atom An atom is the smallest unit of ordinary matter In classical physics and general chemistry, matter is any substance that has mass and takes up space by having volume. All everyday objects that can be touched are ultimately composed of atom ...

atom
in which a positively charged center is surrounded by a number of revolving electrons, in the manner of Saturn and its rings. Nagaoka's model made two predictions: * a very massive atomic center (in analogy to a very massive planet) * electrons revolving around the nucleus, bound by electrostatic forces (in analogy to the rings revolving around Saturn, bound by gravitational forces.) Rutherford mentions Nagaoka's model in his 1911 paper in which the
atomic nucleus The atomic nucleus is the small, dense region consisting of s and s at the center of an , discovered in 1911 by based on the 1909 . After the discovery of the neutron in 1932, models for a nucleus composed of protons and neutrons were quickl ...
is proposed. At the 1911 Solvay Conference, in the discussion of what could regulate energy differences between atoms, Max Planck simply stated: “The intermediaries could be the electrons.” These nuclear models suggested that electrons determine chemical behavior. Next came
Niels Bohr Niels Henrik David Bohr (; 7 October 1885 – 18 November 1962) was a Danish Danish may refer to: * Something of, from, or related to the country of Denmark * A national or citizen of Denmark, also called a "Dane", see Demographics of De ...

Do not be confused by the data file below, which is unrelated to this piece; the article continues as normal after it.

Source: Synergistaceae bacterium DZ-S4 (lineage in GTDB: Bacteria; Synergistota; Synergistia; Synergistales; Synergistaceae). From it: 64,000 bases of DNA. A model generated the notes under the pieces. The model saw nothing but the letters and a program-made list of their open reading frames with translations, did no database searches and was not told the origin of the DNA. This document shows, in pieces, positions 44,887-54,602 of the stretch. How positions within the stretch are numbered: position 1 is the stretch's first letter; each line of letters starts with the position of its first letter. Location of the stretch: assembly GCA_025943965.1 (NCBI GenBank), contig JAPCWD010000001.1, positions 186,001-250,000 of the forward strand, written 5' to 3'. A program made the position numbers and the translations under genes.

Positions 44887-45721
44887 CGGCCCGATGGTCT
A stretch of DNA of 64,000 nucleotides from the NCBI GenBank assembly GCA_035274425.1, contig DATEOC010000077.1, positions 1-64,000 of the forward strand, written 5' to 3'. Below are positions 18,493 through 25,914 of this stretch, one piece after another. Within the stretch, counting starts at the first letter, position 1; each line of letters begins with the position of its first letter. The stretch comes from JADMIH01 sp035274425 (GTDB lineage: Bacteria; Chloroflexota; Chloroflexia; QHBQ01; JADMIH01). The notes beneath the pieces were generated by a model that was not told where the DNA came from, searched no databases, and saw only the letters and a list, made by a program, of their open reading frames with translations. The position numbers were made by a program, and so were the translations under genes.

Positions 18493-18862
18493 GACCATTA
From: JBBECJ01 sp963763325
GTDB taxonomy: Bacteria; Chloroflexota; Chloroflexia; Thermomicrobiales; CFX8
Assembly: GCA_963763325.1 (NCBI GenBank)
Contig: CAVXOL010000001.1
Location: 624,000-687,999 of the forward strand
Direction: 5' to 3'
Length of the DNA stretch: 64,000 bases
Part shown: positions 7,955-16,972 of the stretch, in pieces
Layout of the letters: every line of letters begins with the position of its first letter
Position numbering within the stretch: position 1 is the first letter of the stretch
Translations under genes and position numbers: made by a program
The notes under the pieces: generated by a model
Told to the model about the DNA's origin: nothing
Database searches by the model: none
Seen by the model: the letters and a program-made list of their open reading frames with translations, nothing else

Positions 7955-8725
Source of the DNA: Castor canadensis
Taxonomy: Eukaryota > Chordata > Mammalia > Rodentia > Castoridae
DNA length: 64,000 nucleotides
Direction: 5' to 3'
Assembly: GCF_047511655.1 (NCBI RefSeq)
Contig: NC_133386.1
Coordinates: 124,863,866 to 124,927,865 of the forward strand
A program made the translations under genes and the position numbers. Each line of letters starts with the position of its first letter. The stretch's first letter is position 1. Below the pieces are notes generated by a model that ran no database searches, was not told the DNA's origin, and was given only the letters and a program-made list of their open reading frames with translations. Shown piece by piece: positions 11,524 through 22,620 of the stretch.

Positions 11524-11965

Niels Bohr
's of a nuclear atom with electron orbits. In 1916, chemist Gilbert N. Lewis developed the concept of electron-pair bonds, in which two atoms may share one to six electrons, thus forming the single electron bond, a
single bond In chemistry Chemistry is the science, scientific study of the properties and behavior of matter. It is a natural science that covers the Chemical element, elements that make up matter to the chemical compound, compounds composed of atom ...

single bond
, a
double bond In chemistry, a double bond is a between two s involving four s as opposed to two in a . Double bonds occur most commonly between two carbon atoms, for example in s. Many double bonds exist between two different elements: for example, in a group ...

double bond
, or a
triple bond A triple bond in chemistry Chemistry is the study of the properties and behavior of . It is a that covers the that make up matter to the composed of s, s and s: their composition, structure, properties, behavior and the changes they un ...

triple bond
; in Lewis's own words, "An electron may form a part of the shell of two different atoms and cannot be said to belong to either one exclusively." Also in 1916,
Walther Kossel Walther Ludwig Julius Kossel (4 January 1888 – 22 May 1956) was a German people, German physicist known for his theory of the chemical bond (ionic bond/octet rule), Sommerfeld–Kossel displacement law of atomic spectra, the Terrace ledge kink mo ...
put forward a theory similar to Lewis' only his model assumed complete transfers of electrons between atoms, and was thus a model of